The opposite of the internet isn’t a book but a school

Idea. That knowledge on the internet is all “lateral” and no amount of reading it will result in depth, but any amount of habitually reading it will result in considerable breadth.

(Corollary: books are naturally creators or enablers of depth and not breadth. With a book, a person is stranded on a topic, while the internet is always offering detours and escapes.)

(Counterargument: the opposite of the internet isn’t a book but a school, where there is a an authority over you and other students along with you… The internet, as well as the library, is for autodidacts and most of us don’t know how to be autodidacts.)

Idea. That “at the computer one thinks computer things.” In the church one thinks church things, and in the grocery one thinks grocery things, and so forth, but at the computer it is concealed one is thinking of computer things: you feel you are just thinking. This is the opposite of activities that really cause you to think of things utterly unrelated to it, like walking.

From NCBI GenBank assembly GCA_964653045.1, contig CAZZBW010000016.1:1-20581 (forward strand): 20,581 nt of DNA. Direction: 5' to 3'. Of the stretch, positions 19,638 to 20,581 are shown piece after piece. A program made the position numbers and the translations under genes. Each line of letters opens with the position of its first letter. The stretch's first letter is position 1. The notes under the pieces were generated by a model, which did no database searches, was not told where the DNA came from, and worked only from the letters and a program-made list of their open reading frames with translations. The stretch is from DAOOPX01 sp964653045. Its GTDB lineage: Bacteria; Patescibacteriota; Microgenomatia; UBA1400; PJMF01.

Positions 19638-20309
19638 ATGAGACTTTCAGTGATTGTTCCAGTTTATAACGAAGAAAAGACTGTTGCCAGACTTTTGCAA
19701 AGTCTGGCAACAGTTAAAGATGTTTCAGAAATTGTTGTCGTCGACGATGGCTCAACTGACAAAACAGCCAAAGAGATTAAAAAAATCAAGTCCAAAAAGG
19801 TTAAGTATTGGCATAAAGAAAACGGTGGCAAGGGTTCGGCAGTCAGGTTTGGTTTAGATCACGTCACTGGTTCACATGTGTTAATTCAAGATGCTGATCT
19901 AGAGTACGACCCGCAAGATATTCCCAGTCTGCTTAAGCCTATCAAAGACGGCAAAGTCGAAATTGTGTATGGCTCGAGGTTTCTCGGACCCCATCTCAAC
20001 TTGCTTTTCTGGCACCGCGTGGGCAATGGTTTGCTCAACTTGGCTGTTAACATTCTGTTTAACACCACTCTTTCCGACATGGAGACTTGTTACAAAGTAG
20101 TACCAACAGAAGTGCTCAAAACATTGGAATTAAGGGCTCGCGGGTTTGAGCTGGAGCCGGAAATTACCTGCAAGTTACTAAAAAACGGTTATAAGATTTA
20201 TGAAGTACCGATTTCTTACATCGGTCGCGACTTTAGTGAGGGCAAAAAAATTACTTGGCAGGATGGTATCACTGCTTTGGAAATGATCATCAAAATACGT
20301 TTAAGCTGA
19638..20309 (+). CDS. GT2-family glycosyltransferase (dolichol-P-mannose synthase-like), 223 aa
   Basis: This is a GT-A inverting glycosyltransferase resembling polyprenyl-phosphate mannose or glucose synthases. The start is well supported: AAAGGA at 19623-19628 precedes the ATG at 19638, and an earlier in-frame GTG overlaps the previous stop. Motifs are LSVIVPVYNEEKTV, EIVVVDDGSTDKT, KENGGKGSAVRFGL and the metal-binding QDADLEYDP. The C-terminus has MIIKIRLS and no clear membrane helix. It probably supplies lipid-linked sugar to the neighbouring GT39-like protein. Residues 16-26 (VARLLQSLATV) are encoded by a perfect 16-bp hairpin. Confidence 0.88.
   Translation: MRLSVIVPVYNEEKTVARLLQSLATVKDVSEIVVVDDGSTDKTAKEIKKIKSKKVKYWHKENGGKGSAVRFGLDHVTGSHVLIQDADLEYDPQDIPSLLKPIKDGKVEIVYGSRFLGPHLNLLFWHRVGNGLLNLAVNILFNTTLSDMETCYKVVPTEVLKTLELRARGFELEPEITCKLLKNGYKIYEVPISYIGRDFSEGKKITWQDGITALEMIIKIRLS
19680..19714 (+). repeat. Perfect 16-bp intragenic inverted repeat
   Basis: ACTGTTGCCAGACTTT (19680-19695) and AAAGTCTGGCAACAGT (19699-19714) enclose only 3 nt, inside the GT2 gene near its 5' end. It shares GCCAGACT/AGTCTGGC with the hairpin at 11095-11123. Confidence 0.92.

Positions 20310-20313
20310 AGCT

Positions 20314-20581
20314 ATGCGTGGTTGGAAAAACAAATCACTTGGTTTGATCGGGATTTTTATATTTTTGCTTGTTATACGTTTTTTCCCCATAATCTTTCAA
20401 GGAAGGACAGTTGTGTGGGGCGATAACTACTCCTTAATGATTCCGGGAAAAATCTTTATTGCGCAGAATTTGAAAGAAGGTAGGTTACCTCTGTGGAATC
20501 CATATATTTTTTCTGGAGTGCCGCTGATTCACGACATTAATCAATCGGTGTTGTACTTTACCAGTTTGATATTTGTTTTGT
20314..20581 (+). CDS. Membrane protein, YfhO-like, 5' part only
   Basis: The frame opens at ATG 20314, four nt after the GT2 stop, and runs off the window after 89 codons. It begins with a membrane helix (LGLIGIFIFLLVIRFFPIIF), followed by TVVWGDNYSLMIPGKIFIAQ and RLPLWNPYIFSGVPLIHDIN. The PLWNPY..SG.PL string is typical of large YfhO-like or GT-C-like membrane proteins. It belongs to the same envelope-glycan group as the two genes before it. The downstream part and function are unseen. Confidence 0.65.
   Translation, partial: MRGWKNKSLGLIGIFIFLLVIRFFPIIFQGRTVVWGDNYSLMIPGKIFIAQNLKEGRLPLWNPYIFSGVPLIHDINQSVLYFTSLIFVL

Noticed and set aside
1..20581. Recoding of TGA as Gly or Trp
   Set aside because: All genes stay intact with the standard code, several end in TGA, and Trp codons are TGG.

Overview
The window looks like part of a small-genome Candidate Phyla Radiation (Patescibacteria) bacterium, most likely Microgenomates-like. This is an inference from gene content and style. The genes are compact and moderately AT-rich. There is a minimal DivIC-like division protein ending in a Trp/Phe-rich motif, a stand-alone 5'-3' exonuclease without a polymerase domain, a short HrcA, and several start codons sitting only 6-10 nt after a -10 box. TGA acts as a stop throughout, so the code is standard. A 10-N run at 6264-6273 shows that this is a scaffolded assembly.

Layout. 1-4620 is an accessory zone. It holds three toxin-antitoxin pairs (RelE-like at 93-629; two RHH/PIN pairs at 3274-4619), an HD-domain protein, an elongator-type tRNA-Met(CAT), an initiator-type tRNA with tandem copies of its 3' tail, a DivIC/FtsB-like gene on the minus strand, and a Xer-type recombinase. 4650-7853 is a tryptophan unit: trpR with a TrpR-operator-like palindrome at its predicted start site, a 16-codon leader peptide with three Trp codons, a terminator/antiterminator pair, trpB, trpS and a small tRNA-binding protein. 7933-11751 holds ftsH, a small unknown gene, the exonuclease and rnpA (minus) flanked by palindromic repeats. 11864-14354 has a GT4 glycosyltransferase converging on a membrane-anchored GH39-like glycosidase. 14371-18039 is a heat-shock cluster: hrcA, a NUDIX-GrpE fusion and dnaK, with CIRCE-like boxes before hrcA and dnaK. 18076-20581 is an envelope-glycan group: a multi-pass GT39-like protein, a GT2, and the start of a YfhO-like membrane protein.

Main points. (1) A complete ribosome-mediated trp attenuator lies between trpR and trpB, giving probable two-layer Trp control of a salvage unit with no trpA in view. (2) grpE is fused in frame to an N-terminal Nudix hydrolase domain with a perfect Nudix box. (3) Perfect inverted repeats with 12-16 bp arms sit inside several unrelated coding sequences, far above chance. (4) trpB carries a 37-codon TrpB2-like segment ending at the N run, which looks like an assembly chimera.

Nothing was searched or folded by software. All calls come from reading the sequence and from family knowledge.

Idea that in literature you strive not for an ideal world, but one in which our real selves without surfaces encounter each other. In writing we try to locate and express those real selves, a preliminary step to utopia, which can probably never be taken.

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